Typically, in a “normal” year thousands of people would be allowed to immigrate to Canada either permanently or as a temporary worker. However, this year will be different once again with the ongoing COVID-19 pandemic.
There can and have been some economic challenges without having the usual number of people immigrating Canada and the future economic growth across the country and close to home. Marvin Geekie & Carly Perryman from the FH&P Lawyers’ Immigration team discuss these challenges and more.
Marvin Geekie: I’m talking immigration law today with Carly Perryman, a trusted member of our immigration team and Carly over the past year there has been a lot of buzz about immigration law and we have heard a lot of concern from our community members about their time here in Canada, their safety of people back home and there has been certainty a lot of policy changes to keep up with in immigration and Refugee Canada for temporary visitors, temporary foreign workers and students about their ability to stay in Canada, what do you think?
Carly Perryman: Yes it definitely has been a challenge to keep up with all of the changes what with COVID-19, people are really concerned whether they are in Canada or what's happening with their family back home.
Marvin Geekie: It has for sure, what do you think has been the biggest challenge so far?
Carly Perryman: When the pandemic hit we all know that basically things came to a halt. The borders closed which was a huge deal, this also effected how immigration processing happened with Immigration Canada because they obviously closed a lot of their offices, so it did delay some processing. As a result IRCC (Immigration, Refugees and Citizenship Canada) released different public policies to accommodate those ones that are still in Canada and made it possible for workers who’s status is expiring to be able to renew. It has also it's been a huge help to the Canadian economy because those ones that are here have been able to relieve their financial stress and continue working and contributing.
Marvin Geekie: It has for sure, but I think for me the biggest challenge or change so far has been the recent announcement from the IRCC upping their quotas for permeant residents for the upcoming year. Last year they processed about 186,000 permanent residency applications which sounds like a lot especially during the pandemic but when you consider that to the amount of people that they actually wanted to bring in, it really was a spit in the wind, so THAT is a really big challenge and a great opportunity for those people that really want to make a permanent residency application into Canada.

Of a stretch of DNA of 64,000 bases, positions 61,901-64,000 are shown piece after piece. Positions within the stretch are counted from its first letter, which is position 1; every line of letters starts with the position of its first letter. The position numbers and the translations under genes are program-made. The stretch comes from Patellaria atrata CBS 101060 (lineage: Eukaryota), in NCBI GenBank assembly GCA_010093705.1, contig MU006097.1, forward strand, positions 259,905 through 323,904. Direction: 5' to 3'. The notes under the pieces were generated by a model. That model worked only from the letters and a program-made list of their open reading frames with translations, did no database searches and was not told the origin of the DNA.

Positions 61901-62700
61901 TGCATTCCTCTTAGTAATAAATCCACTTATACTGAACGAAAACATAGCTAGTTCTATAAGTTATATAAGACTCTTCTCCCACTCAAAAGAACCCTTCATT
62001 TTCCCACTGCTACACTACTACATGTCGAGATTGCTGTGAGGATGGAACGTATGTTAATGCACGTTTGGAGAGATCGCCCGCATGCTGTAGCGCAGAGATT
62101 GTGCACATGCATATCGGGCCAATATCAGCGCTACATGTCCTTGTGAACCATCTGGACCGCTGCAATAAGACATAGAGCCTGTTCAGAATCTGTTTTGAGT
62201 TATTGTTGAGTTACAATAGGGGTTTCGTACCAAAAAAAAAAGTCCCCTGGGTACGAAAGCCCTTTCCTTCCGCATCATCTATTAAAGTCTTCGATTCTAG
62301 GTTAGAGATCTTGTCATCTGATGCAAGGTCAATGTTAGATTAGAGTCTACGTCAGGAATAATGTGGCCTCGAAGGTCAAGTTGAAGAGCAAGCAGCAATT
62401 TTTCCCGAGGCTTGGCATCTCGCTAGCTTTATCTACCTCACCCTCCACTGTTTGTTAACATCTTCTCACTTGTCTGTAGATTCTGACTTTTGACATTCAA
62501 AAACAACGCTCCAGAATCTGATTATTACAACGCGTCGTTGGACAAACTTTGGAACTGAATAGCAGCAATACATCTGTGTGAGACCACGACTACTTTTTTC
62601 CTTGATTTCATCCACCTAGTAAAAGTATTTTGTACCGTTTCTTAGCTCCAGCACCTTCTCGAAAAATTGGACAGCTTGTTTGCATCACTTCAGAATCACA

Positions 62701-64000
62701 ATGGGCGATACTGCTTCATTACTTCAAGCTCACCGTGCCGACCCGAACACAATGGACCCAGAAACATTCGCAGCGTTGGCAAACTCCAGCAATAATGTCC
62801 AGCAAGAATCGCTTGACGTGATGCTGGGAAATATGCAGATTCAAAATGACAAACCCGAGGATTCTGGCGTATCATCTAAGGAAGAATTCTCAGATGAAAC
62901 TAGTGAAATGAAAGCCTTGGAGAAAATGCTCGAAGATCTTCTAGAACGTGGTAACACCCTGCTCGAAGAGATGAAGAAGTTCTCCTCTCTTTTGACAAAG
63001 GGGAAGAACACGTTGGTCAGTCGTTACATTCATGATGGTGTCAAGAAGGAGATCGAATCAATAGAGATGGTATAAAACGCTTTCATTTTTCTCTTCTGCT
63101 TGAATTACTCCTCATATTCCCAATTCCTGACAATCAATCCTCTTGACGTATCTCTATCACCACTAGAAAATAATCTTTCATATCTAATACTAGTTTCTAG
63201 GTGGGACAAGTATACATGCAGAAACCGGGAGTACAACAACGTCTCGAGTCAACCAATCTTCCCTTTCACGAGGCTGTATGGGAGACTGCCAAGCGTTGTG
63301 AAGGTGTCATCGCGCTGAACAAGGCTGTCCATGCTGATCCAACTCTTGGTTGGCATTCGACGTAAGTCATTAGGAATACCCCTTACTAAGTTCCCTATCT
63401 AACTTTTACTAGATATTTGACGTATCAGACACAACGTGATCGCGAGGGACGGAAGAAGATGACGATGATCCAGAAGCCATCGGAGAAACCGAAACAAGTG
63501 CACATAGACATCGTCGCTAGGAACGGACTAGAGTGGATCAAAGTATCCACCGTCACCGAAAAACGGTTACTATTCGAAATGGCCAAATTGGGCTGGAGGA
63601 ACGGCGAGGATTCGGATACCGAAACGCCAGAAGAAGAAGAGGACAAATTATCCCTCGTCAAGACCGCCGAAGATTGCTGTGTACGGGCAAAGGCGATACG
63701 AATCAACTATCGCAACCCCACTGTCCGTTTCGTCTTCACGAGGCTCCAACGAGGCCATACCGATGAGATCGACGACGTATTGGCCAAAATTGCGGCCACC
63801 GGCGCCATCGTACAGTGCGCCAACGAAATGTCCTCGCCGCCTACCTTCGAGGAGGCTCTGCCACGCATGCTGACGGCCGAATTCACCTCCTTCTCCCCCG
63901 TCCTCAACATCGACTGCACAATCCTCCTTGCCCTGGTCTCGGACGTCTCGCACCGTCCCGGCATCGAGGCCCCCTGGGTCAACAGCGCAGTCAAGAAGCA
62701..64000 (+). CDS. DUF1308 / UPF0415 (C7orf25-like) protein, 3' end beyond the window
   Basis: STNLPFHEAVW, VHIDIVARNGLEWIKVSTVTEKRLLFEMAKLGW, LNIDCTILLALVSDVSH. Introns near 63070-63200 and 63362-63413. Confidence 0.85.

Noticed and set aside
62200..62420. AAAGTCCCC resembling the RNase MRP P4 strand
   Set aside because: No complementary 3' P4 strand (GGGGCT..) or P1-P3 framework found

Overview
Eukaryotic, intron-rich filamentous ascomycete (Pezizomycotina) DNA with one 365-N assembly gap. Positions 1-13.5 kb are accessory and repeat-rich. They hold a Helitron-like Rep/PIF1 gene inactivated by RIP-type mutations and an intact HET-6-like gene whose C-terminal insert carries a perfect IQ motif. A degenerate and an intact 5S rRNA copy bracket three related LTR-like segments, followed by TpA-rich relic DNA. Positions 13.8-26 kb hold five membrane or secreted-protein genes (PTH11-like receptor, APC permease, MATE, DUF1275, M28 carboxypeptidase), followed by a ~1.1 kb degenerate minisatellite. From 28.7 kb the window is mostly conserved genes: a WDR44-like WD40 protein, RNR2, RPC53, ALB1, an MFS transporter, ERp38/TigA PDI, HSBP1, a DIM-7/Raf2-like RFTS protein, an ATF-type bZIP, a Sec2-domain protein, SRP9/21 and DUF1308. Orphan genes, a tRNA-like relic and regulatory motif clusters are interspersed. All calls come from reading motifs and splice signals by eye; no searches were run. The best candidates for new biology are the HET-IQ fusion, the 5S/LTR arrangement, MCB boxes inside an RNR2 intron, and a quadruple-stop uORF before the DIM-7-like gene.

Carly Perryman: We are definitely seeing that the government is working with those that are already here in Canada; temporary workers and students and those already contributing to the economic growth and stability of our country. There have been targeted invitations sent to those ones and giving them an opportunity to become a permanent resident, so that is just great.
Marvin Geekie: It is nice to see that family reunifications are going forward with those sponsorships that are happening and IRCC has announced that they are increasing their staff to keep up with the processing times to keep them in acceptable limits so that is nice to see as well.
Carly Perryman: It is also good because they are going to be opening two new offices which will create jobs for Canadians.
Marvin Geekie: Immigration is moving full steam ahead and we recognize that everybody’s immigration situation is different, so to our community and to our clients we say give us a call and let us help you navigate your immigration issues.
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